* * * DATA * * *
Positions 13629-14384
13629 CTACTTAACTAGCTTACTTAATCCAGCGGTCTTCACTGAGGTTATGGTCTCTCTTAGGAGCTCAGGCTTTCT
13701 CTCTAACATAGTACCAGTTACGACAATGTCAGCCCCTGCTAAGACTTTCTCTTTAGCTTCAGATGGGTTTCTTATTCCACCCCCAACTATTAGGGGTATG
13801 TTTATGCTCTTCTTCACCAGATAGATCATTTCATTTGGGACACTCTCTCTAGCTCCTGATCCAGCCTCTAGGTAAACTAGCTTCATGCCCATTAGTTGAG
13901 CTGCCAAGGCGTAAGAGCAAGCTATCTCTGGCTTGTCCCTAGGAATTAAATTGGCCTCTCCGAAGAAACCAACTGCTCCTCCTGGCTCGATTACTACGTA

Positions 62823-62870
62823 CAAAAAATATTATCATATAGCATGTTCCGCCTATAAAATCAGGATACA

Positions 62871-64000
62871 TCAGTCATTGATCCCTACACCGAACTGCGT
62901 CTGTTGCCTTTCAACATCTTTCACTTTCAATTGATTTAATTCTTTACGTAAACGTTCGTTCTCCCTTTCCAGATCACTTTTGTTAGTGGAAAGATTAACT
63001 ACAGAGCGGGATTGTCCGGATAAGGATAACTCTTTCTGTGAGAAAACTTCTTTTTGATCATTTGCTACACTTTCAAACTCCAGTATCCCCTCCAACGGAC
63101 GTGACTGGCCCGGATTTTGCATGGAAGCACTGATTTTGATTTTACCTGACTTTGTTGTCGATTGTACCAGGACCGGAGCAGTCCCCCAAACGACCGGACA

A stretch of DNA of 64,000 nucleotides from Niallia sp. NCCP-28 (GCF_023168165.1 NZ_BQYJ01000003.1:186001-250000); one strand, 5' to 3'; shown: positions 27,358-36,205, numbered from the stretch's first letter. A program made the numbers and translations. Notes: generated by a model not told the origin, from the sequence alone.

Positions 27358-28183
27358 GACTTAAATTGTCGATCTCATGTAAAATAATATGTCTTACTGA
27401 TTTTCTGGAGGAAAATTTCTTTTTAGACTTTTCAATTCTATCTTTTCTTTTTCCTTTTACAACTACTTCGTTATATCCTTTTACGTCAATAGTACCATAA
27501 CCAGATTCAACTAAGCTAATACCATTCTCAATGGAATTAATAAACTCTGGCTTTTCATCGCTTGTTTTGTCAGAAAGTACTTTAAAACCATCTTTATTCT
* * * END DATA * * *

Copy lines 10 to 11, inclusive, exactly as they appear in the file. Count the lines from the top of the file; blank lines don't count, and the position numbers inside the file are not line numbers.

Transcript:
62901 CTGTTGCCTTTCAACATCTTTCACTTTCAATTGATTTAATTCTTTACGTAAACGTTCGTTCTCCCTTTCCAGATCACTTTTGTTAGTGGAAAGATTAACT
63001 ACAGAGCGGGATTGTCCGGATAAGGATAACTCTTTCTGTGAGAAAACTTCTTTTTGATCATTTGCTACACTTTCAAACTCCAGTATCCCCTCCAACGGAC